We do just the opposite.  We ask our leaders to pour their lives into students.  Right up front, we tell them that this is a massive investment–it’s exhausting, it’s long, it’s hard and oh, and we need you for at least four years.  How can we ask for all this?  We can because we paint a compelling picture of why this investment is so epically worth it and we can show it in the lives of graduated students and their leaders.

We’re investing in the next generation.  We say things like, “In a culture that has largely abandoned teenagers, you have an opportunity to be a mentor.  The impact that your investment will have is incredible.  Listen, in our ministry, you’ll be the youth pastor.  You’ll be the one who knows our students–what they are going through and what they need.  It’s a huge responsibility and an amazing opportunity.”  I’ve learned that this is a mission that many young adults are willing to invest in–especially if they experienced the benefits of a spiritual mentor when they were young.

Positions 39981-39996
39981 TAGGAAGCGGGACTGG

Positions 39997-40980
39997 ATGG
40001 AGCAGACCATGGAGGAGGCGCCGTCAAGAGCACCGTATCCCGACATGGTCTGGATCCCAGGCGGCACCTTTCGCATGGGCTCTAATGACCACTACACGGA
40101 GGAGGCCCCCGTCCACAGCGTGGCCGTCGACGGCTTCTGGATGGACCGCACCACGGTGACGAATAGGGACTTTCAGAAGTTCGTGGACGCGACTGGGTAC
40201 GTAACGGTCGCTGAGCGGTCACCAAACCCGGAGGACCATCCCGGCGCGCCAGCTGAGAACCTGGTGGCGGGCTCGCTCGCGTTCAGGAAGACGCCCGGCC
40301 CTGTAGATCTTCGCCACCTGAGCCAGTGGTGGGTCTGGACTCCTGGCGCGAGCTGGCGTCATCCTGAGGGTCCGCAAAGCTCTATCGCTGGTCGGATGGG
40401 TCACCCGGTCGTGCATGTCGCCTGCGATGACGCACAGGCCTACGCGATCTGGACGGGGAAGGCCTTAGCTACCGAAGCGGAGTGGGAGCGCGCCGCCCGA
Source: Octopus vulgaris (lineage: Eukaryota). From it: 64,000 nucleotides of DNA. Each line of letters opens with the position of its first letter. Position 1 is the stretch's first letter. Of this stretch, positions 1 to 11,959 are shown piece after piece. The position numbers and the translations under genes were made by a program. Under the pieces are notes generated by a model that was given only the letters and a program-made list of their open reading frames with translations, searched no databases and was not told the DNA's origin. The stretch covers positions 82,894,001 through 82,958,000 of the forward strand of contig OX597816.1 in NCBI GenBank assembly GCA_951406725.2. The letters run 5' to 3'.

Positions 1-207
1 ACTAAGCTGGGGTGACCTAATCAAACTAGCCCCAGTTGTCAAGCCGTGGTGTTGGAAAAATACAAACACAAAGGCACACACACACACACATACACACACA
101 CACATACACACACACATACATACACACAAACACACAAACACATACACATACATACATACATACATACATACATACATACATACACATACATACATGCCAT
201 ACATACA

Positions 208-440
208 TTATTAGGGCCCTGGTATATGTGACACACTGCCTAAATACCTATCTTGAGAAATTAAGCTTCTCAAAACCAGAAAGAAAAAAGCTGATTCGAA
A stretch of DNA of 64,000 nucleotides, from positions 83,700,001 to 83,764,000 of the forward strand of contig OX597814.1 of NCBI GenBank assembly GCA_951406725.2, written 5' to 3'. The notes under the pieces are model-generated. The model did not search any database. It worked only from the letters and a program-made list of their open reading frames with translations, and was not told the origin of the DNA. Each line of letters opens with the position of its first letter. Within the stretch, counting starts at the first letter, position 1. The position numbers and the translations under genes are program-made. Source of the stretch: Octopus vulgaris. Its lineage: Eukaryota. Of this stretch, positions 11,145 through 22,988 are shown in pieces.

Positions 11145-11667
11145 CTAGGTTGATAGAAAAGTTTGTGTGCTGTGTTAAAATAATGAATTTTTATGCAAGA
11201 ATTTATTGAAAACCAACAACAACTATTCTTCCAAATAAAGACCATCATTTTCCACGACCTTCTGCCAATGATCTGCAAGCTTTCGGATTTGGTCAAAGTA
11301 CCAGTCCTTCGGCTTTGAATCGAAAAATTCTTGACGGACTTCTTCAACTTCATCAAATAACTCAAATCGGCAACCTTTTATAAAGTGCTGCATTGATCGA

Give your volunteers a mission to live for.  Don’t make the mistake of asking too little of your volunteers.  Paint a compelling picture of why small group leaders are so powerful in the lives of students and invite your volunteers into the mission.  Then, watch them get to work and just a warning…be prepared to be amazed.  Volunteers who find a place to belong and are sold out to a worthwhile mission are incredible to watch!



Students aren’t the only ones on a spiritual journey.  Our small group leaders need investment, direction and care too.  In other words, volunteers are looking for someone to guide them–someone has to have the maturity, resources and time to do this because your ministry is only as good as the quality of your volunteers.  If your volunteers aren’t growing then your potential is being stifled.